01/18/19. 21:08. P9
/I Don’t Have Time, Yet All I Have is Time/
/Category: Professionalism/Work Ethic/
/Guide Question: Studying abroad can bring huge upheavals in our day-to-day routines. How do you stay on time and focused while abroad? Do you get to class on time, deliver work when requested, and contribute meaningfully to your group?/
Looking from the outside, my day-to-day in Korea is not that different from my life in America. My life is just as busy. If anything, I’ve become happier. I wake up happy, and I sleep happy. Some people might assume that this happiness is because “studying abroad” means 80% playing and traveling, and 20% studying. This may certainly be the case for some people, but I think this is not true for me.
I’ve always enjoyed studying and learning that my work ethic with regards to school is not a problem at all. I don’t particularly enjoy clubbing and like keeping my own 2:8 ratio between going out and doing things I like, which lately, includes a combination of these activities: taking classes and consequently, studying for those subjects, studying for the CPA exam, studying Korean, French, or Japanese, reading books, working out, writing this blog, house chores, watching movies or dramas, or shopping. At the same time, this winter break, I enrolled myself in Korean classes, and have been also busy preparing for my participation as a volunteer traveler for theReach the World program for their Winter 2019 cycle. Through this program, I will be sharing my journey online with K-12 students in the US through several blog posts and weekly video conferences.
As you can see, you can barely consider my study abroad life as “all play.” I’m just as busy as I left the US, I do my best no matter what, and I strive to keep improving. However, whether it be in the US or Korea, I’m struggling just as much to be on time for class. That much hasn’t changed. :)) It’s just that it’s so hard to get up in the morning even if I sleep early. The Korean school system is actually curbing that bad habit because attendance counts towards our final grade. Slowly, I’ve been trying to change.
One change from my life in America is that I live alone now, and my family is far away from me. My mom usually cooks for us so there is always food on the table. But this isn’t a huge issue because food is so cheap and easy to procure with Korea’s delivery system. Seoul’s efficient transportation system also made my life easier because there are so many fun things to see and do that are within reach. Contradictory to most of the US, living a good life without a car and the accompanying expenses of owning one is completely possible here in Seoul.
Perhaps the hardest change was to spend the holidays without family. This year, I missed our Christmas tree lighting “ceremony”, gift-giving “ceremony”, and I missed our yearly Mahjong tournament. I called my family during the Christmas and New Year of course. I am sad because I am not with them, but at the same time, I’m not… How should I say it? Completely sad? Sorrowful? Depressed? I felt sad but I was completely okay with it. Don’t think that it’s because I don’t consider family important, but this is because of the way I think about time.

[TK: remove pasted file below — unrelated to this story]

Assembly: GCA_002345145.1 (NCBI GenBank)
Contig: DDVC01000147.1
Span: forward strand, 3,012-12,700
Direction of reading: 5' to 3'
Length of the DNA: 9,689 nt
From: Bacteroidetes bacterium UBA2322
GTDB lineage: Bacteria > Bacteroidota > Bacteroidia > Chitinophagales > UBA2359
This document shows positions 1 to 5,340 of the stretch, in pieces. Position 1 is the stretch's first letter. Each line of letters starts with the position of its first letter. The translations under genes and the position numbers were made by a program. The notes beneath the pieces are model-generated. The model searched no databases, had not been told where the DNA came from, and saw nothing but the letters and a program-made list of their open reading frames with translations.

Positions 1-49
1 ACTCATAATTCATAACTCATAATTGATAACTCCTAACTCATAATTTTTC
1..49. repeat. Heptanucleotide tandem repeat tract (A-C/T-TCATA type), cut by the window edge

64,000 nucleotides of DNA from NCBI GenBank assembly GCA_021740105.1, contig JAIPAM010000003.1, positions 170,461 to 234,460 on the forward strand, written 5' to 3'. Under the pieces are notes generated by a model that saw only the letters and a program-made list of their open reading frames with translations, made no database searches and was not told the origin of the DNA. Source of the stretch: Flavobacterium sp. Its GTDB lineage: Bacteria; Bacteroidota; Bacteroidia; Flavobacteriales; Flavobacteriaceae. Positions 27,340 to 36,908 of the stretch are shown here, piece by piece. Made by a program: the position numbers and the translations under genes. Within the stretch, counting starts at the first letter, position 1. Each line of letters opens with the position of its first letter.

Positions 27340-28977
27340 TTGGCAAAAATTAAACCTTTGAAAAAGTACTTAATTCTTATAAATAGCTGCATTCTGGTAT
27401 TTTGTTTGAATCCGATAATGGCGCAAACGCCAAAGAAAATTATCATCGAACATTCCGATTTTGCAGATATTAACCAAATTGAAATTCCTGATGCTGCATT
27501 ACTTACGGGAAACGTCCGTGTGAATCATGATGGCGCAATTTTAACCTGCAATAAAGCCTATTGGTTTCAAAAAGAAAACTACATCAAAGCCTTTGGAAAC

Of all the things I’ve learned while in Korea, the most meaningful and life-changing lesson I have learned is how I value time. It could probably because I am getting older, or that my dream of living in Korea is temporary, but lately, my sadness comes from the thought that time is slowly running out and there is still so much I want to do. I feel a sense of urgency to do as much as I can and spend more time with friends while I am in Korea. I want to spend the rest of my life here. It even goes beyond Korea to life in general; I want to learn so much things, read so many books, learn more languages, watch so many movies and shows.
It is with this thought that the saying “nothing really lasts forever” becomes more pronounced. In the past, I have always tried to make the most of my time. Every Christmas I spent with my family, I always thought that it might be the last and so, I tried to remember that moment as much as I can. As a result, during my first Christmas without them, I felt a bit more ready, if you will. But lately, more than usual, I’ve been making the most of each day. At the same time, I know I cannot do everything I want and so I choose. When I wake up, I think “what do I prioritize today that can make my day feel fulfilled?” This can be as simple as “oh, if I can finish that one chapter of my book, my day is complete,” “if I can work out today, the day is a success.”
As a result of this thinking, even though later, I know it will break my heart when I leave Korea, I will be okay going back to America for a while because I know I have a goal that I am working towards. Perhaps more importantly, because I surely know that I will not stay in America forever, I trust that while I am there, I will be making the most of my time, and appreciating it more than when I first arrived 8 years ago.
The highlight of my Christmas this year was instead the Seoul Lantern Festival at Cheonggyecheon! It was so beautiful!